Sub-Saharan Africa
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West Will Use Different Means to Prevent Africa From Moving Towards Sovereign Growth: Russian Intel

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In recent years, Western countries, particularly France, saw the decline of their influence in African countries, including the Central African Republic, Mali and others. These nations "have rejected France, French forces, French companies," a group of French senators said in August in an open letter sent to French President Macron.
The West will try to prevent the African countries from following the path of sovereign development in various ways, up to the deliberate incitement of interstate conflicts, the Russian Foreign Intelligence Service (SVR) Head, Sergey Naryshkin, wrote in his article, published in the "Razvedchik" (literally "Razvedchik") magazine.
"In fact, now we are witnessing a genuine decolonization of the Black continent, which is beginning to comprehend itself as a separate subject of international relations, and not just as a market for cheap resources, as the Anglo-Saxons still see it," Naryshkin wrote.
According to the director of the SVR, "the Central African Republic [CAR] and Mali are vivid evidence of the growing process of rethinking Africa's geopolitical identity." The example of the CAR and Mali, who are pursuing a sovereign course and refusing the patronage of the "collective West," will inspire other African countries, he added.

"The new authorities in [the CAR's capital] Bangui and [Mali's capital] Bamako found the courage to take the path of resolutely rejecting the French and 'collective West' patronage in favor of establishing close ties with our country [Russia] in the economic and military-political fields and became convinced that they had chosen right," Naryshkin said.

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He added that he was sure that "their example will inspire other states of the Black Continent interested in implementing a sovereign political course based primarily on national interests and independent of the Western elites' whims."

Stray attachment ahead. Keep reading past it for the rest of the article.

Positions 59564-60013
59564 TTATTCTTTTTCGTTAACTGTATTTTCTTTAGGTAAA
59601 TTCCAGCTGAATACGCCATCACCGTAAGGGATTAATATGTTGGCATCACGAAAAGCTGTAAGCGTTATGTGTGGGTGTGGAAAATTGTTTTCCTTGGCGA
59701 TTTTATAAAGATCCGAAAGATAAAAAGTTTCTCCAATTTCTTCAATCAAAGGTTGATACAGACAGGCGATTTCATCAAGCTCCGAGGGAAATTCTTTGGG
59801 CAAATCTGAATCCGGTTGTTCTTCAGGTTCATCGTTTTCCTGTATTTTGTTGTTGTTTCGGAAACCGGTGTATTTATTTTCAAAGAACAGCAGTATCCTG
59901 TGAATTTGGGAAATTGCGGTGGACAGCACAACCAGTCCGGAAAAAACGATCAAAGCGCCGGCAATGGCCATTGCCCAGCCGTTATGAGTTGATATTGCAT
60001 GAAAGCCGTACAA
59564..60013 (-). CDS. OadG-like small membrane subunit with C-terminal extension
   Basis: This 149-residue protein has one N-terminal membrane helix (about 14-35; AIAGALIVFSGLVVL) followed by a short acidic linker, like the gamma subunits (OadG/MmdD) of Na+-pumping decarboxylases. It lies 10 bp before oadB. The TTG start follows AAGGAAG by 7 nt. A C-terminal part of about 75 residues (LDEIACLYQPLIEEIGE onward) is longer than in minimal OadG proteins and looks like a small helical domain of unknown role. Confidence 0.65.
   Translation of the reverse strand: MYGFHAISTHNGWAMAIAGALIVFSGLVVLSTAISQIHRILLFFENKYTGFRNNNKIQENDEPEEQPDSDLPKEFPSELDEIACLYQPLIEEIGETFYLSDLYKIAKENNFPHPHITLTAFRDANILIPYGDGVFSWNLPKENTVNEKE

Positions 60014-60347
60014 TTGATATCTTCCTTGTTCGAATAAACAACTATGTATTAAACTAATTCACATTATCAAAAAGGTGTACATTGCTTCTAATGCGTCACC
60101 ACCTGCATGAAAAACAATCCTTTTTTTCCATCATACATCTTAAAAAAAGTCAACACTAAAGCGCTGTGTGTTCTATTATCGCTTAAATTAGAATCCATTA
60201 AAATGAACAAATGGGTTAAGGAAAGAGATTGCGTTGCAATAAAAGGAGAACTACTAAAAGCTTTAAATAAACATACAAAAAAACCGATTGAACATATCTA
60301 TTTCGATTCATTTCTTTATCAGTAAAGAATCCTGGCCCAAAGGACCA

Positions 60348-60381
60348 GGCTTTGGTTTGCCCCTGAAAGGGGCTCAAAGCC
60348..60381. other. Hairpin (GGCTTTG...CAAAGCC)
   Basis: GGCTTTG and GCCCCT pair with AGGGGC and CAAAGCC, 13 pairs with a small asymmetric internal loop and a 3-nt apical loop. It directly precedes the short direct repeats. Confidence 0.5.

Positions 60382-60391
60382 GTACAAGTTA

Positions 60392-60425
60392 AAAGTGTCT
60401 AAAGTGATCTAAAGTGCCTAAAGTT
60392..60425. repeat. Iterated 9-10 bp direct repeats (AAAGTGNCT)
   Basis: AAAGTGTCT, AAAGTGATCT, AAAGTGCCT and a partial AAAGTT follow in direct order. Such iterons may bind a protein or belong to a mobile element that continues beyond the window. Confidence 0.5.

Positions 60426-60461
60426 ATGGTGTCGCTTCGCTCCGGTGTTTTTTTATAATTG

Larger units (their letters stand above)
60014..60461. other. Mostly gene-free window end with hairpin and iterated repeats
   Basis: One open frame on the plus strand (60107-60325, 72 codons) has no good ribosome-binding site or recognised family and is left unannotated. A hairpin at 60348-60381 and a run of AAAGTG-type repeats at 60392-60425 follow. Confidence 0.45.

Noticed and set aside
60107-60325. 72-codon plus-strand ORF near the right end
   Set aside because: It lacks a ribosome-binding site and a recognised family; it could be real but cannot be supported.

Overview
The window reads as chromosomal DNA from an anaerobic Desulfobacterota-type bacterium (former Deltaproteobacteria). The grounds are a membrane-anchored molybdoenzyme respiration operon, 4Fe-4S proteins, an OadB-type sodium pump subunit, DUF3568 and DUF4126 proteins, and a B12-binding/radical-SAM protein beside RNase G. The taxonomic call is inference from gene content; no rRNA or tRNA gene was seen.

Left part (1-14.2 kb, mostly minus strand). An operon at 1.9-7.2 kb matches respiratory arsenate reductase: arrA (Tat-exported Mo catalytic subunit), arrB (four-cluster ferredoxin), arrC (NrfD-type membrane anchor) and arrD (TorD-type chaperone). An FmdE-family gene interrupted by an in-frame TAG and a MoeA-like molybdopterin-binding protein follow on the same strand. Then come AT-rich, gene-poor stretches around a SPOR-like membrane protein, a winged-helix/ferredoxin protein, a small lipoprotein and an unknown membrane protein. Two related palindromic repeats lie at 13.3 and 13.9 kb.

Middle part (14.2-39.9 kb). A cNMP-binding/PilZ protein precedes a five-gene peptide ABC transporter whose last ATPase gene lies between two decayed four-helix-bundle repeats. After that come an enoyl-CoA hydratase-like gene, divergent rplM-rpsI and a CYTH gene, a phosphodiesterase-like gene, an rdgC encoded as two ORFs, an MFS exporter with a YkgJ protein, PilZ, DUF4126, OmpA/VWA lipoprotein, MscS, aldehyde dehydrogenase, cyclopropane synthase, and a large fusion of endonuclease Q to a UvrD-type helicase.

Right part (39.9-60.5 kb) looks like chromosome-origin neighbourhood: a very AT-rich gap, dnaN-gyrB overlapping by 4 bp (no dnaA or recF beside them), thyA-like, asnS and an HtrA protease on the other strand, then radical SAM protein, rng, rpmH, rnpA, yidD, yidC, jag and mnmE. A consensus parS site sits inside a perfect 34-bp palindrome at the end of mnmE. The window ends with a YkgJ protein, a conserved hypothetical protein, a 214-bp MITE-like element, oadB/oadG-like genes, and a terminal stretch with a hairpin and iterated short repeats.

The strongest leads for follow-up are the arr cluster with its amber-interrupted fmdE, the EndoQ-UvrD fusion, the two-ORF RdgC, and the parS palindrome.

The SVR head pointed out that "the former metropolises will not abandon attempts to undermine the Africans' desire for sovereign development, using a proven "'gentleman's set' of classical colonial methods."
Such a set, according to Naryshkin, includes various tools, "from endless promises of financial and military-political assistance to the deliberate incitement of interstate conflicts, the spread of radical Islamist ideology and direct military interventions."

"However, this will only encourage regional leaders to search for more reliable 'suppliers' of security, which in their eyes are Russia, China, India, as well as the Arabian monarchies that do not have a dark colonial past, and most importantly, are ready to offer cooperation to the countries and peoples of Africa on an equal and non-ideological basis," he concluded.

In early August, a group of French senators sent an open letter to Macron that highlighted France's diplomatic failures in Africa, noting that such countries as the CAR, Mali, along with Niger and Burkina Faso "have rejected France, French forces, French companies."
This was echoed by former Austrian Foreign Minister Karin Kneissl, who called this shift in geopolitics "the official end of Francafrique."